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Proteins And Healthy Liver

Proteins And Healthy Liver

Proper nutrition is really important to keep a healthy. Your liver keeps performing its normal functions as long as you eat a healthy and balanced diet. Your liver also performs the function of metabolizing proteins. Protein is typically involved in repairing body tissues, but it also helps your liver prevent any damage to liver cells and fatty buildup.

Protein Necessity For Liver Health:

Just like other nutrients, the metabolism of the body’s nitrogen and protein is maintained by your liver. When you consume proteins, the breakdown of proteins into amino acids occurs in the intestine. The amino acids are then transported to the liver so that they can be used in the synthesis of body proteins.

The liver also releases excess amino acids from where they are transported to your body muscles to be used or converted into urea. Urea is then excreted out of the body through urine. During the breakdown of body protein, the bacteria present in the intestine convert some proteins into a toxic metabolic product – ammonia. Your liver detoxifies ammonia and converts it into urea which is then eliminated out of the body (1).

Benefits Of Protein Intake:

  • Protein intake from healthy foods is effective against many metabolic disorders because it provides essential amino acids to the liver.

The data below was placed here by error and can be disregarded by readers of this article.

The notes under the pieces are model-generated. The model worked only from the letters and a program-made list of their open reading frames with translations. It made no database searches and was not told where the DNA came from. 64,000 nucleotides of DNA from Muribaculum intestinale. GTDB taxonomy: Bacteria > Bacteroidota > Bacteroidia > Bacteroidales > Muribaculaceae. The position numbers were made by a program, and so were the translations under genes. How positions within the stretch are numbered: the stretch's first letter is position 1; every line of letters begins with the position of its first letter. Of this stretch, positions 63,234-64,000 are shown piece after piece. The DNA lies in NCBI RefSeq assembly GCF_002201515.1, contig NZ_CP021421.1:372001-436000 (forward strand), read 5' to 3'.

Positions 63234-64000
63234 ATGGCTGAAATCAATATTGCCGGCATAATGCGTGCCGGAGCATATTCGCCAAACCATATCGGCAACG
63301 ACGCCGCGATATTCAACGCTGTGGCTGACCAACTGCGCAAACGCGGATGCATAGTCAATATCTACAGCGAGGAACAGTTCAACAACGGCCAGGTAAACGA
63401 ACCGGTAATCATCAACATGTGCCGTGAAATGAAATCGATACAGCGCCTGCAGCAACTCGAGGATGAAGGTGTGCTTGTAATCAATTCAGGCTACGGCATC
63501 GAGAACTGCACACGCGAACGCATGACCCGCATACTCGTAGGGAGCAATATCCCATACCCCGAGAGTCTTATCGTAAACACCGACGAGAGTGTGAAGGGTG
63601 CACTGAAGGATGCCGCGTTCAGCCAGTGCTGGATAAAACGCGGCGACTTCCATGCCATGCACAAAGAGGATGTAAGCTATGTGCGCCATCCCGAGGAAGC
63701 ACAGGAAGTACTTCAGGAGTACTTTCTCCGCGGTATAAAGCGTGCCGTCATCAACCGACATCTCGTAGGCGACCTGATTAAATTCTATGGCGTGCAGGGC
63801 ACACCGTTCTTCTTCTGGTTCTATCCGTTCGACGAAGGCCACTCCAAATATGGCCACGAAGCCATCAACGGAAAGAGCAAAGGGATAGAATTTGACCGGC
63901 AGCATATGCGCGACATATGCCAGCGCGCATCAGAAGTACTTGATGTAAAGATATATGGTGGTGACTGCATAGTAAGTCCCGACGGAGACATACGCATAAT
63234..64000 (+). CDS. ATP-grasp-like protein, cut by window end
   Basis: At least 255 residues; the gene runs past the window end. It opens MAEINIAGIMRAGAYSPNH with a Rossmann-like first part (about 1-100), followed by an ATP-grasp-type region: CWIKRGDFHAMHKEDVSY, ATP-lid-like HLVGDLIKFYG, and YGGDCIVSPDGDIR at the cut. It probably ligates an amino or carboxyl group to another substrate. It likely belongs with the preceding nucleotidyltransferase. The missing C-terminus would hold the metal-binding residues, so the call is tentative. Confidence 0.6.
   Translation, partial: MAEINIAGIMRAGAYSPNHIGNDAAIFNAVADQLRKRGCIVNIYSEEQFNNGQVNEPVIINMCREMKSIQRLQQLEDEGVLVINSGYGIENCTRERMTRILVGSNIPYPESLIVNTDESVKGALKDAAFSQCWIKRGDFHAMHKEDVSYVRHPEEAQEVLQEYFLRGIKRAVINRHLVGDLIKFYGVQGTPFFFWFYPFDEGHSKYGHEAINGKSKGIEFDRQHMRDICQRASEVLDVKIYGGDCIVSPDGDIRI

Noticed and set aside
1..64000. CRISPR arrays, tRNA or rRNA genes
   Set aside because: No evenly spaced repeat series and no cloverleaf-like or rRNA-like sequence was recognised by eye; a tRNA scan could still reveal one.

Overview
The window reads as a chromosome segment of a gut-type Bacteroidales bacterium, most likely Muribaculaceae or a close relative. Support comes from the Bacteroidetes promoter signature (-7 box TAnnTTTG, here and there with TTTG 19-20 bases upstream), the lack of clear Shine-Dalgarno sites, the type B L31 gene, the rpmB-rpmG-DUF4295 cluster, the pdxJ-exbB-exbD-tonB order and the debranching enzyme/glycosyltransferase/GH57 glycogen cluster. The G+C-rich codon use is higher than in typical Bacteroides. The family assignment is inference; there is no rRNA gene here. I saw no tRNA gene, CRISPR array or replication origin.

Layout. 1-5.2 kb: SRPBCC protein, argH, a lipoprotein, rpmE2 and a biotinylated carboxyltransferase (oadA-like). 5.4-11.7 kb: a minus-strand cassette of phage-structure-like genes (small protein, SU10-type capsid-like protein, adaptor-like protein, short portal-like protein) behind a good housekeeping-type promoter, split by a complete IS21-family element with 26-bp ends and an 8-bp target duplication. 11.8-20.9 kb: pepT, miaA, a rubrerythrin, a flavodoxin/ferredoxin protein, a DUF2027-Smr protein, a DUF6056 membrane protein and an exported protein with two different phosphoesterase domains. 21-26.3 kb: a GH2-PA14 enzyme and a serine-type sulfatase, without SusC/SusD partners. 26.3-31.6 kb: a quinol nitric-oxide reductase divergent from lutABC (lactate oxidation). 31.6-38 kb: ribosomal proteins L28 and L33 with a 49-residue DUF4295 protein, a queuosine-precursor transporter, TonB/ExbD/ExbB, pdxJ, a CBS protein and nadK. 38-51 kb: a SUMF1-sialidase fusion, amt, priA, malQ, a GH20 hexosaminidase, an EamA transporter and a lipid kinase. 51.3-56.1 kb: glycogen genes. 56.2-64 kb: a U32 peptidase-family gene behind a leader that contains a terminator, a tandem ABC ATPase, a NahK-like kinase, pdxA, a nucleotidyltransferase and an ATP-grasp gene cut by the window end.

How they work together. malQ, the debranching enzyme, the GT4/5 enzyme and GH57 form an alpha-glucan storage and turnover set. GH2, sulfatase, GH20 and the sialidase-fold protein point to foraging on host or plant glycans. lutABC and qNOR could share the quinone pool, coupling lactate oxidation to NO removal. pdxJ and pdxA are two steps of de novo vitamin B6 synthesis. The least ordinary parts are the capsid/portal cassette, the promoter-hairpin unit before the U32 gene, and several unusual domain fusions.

• Protein intake is also associated with the increased metabolic rate of the body so that it can work well (2).
  • Proteins also reduce your appetite and help with weight loss compared to carbohydrates and fats (3).
  • Finally, yet importantly, adequate protein intake protects you from non-alcoholic fatty liver disease.

High Protein Intake Is Not Always Healthy:

Although protein is a great addition to a healthy diet, a high animal protein diet may increase the risk of fatty liver. Some studies had found that the risk of fatty liver disease was increased when overweight individuals consumed 37% of animal protein.

It has also been reported that diets rich in refined sugars and animal proteins have been associated with the alteration of acid balance and glucose metabolism in the body (4).

However, some studies have also shown that a high-protein diet is effective against fatty liver disease compared to a low-protein diet (5). It is therefore important to dose correctly your dietary proteins and to avoid any excess, whether it is downwards or upwards

People who are at risk of fatty liver disease can get proteins from plant-based sources, mainly soy products, nuts, peas, beans, and tofu.

References:

  1. Griffin JWD, Bradshaw PC. Effects of a high protein diet and liver disease in an in silico model of human ammonia metabolism. Theor Biol Med Model. 2019 Jul 31;16:11.
  2. Veldhorst MAB, Westerterp-Plantenga MS, Westerterp KR. Gluconeogenesis and energy expenditure after a high-protein, carbohydrate-free diet. Am J Clin Nutr. 2009 Sep;90(3):519–26.
  3. Johnstone AM, Stubbs RJ, Harbron CG. Effect of overfeeding macronutrients on day-to-day food intake in man. Eur J Clin Nutr. 1996 Jul;50(7):418–30.
  4. Why Eating More Protein Isn’t Always Better [Internet]. Time. [cited 2021 Jul 23]. Available from: https://time.com/4758402/protein-fatty-liver-disease/
  5. How protein protects against fatty liver [Internet]. ScienceDaily. [cited 2021 Jul 23]. Available from: https://www.sciencedaily.com/releases/2020/08/200818103815.htm
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